Sharkbite Innovation in Athens
Updated: Nov 5, 2019
This month I attended the Panorama Conference in Athens, to explore their entrepreneurial ecosystem, and to discover what they were doing in innovation and sustainability.
The Greek startup ecosystem is growing
The startup ecosystem in Athens is growing fast – and according to Greek ecosystem experts this is one of the good aspects of the Greek economic crisis that has been going on for the past ten years and apparently still is. One indicator of the maturing startup ecosystem is the total amount of investments they are seeing in startups, which in 2018, reached €116 million (Source: Startups in Greece 2018” by Foundation and EIT Digital) much higher than the year before.
Another strong indicator of the growing startup ecosystem is the ongoing growth of the largest youth Entrepreneurship & Career Development event in Athens: “Panorama of Entrepreneurship and Career Development”. The event was initiated by Professor Iordanis Ladopoulos and the passionate event organizer Dimitris Skourtas, and it is also supported by the Konrad Adenauer Stiftung (KAS) and by KAS-team member Martha Kontodaimon.
Sharkbite represented at Panorama
I had the pleasure of being invited by KAS this year to speak at the event. More than six thousand young people – mostly students, first-time entrepreneurs and innovation enthusiasts - interacted on a two-level event space and in more than 20 different rooms with experienced founders and investors, as well as CEOs and managers of established companies.
I presented my main topic of how to start and grow a successful company on Friday afternoon as part of a panel, together with several successful Greek founders – amongst them Orestis Tzanetis, founder and CEO of the retail analytics company intale, and George Melissaropoulos, founder of the Knowbox Fund.
More than 150 people gathered in the room to receive entrepreneurial advice and took the chance to actively participate in the discussion by addressing the panelists directly. We could hear the eagerness to create a startup, but also the fear of not being successful, not having enough experience, or not finding the best financial support in Greece. Despite those doubts the quality of the panelists on stage with me, as well as the avid interest of young people in the room, made me feel happy and hopeful for the future of this country.
Sustainability topics in the fast lane
On the evening of the first day, I took the chance to participate in the very interactive “Prototypenparty”, run by my German colleague Dörte Roloff from Hanover, and hosted by the incubator of the University of Economics Business in Athens (AUEB). Eight teams pitched their prototypes and received immediate and valuable feedback from the experts.
This format was very positive as the atmosphere felt party-like, and made everyone feel relaxed and open to the discussion around the weaknesses and strengths of the concepts. As an expert in innovation and sustainability, I was especially happy for the winner of the evening. The winning team Recytrust developed a solution prototype based on sensors, IoT and a mobile app, with the overall goal to improve the non-efficient recycling industry in Greece. Good luck Recytrust!
Innovation insights and initiative
My personal highlight was hosting an intense one-hour workshop for approximately 60 students and young founders titled “How can I create a positive impact with innovation?” The students were introduced to the principles of Design Thinking and Lean Startup, as well as the VUCA world, and environmental and technological change.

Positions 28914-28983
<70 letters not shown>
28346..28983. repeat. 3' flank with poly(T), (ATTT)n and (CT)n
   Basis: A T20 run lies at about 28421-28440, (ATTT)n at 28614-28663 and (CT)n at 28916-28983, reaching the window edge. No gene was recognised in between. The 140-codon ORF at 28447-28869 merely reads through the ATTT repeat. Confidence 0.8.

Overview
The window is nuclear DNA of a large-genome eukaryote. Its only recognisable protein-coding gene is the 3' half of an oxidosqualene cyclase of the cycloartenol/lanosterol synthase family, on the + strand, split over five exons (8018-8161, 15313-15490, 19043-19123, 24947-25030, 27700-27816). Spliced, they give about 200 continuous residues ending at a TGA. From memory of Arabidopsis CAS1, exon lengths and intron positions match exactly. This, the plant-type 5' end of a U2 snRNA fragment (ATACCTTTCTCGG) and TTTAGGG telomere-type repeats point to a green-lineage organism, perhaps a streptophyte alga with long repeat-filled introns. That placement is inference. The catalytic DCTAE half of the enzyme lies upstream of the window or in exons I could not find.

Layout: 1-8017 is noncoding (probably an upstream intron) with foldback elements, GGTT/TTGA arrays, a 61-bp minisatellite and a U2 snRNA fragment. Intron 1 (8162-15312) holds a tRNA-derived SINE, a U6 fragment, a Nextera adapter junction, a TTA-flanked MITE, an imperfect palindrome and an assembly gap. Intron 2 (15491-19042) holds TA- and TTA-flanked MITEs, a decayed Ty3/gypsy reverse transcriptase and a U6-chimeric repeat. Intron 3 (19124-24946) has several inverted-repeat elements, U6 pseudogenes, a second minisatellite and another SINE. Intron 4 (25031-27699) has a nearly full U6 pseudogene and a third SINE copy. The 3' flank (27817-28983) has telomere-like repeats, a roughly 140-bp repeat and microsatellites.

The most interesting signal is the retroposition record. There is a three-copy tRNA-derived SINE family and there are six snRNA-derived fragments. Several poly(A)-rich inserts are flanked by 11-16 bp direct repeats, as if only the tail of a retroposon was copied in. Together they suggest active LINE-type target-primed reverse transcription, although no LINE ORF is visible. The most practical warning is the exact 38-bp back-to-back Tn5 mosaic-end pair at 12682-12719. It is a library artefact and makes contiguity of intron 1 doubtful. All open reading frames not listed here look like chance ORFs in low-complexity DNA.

Afterwards, everyone actively developed an idea and the concept of a prototype based on the 17 Sustainable Development Goals. It was amazing to see how quickly even the most shy participants got completely immersed in the topic in less than 15 minutes. They created ideas ranging from how to bring more e-mobility to Athens, to how to construct a boat that would clear the oceans of plastic waste, and in some cases even offer a complementary solution on how to dispose of and destroy the plastic waste without creating any emissions.
I really hope those young and committed students continue to work on their wonderful ideas!
Greek female power
Finally, on a sunny Saturday morning in Athens, female power came together at the networking brunch event. This included impressive female leaders, and was organized by Martha Kontodaimon and Stella Kasdagli, Co-Founder of Women on Top in Athens (www.womenontop.gr), and German and Greek Women from Venture Capital, journalism, entrepreneurship and innovation management gathered at one table.
The discussion was so intense and passionate that it reached the bounds of noise acceptance within the restaurant to its limits, and resulted in creating very close links between the two female entrepreneurial ecosystems. The whole group agreed that more role models and female entrepreneurs were needed, and that the new normal would be female CEOs, investors, experts, and founders on event panels – as this raises awareness of the high quality females that are out there, and who sometimes are lost or hidden behind their male colleagues.
The most interesting topic that was discussed at this brunch was the difference between the risk-awareness of female versus male leaders – and to explore if this was a difference between women and men overall or was an individual trait. Everyone agreed that this huge topic would most probably never be completely talked through or solved!
It was pleasure to participate in such a vibrant event and I look forward to seeing what comes out of Greece in the coming years, and how they solve their sustainability challenges.
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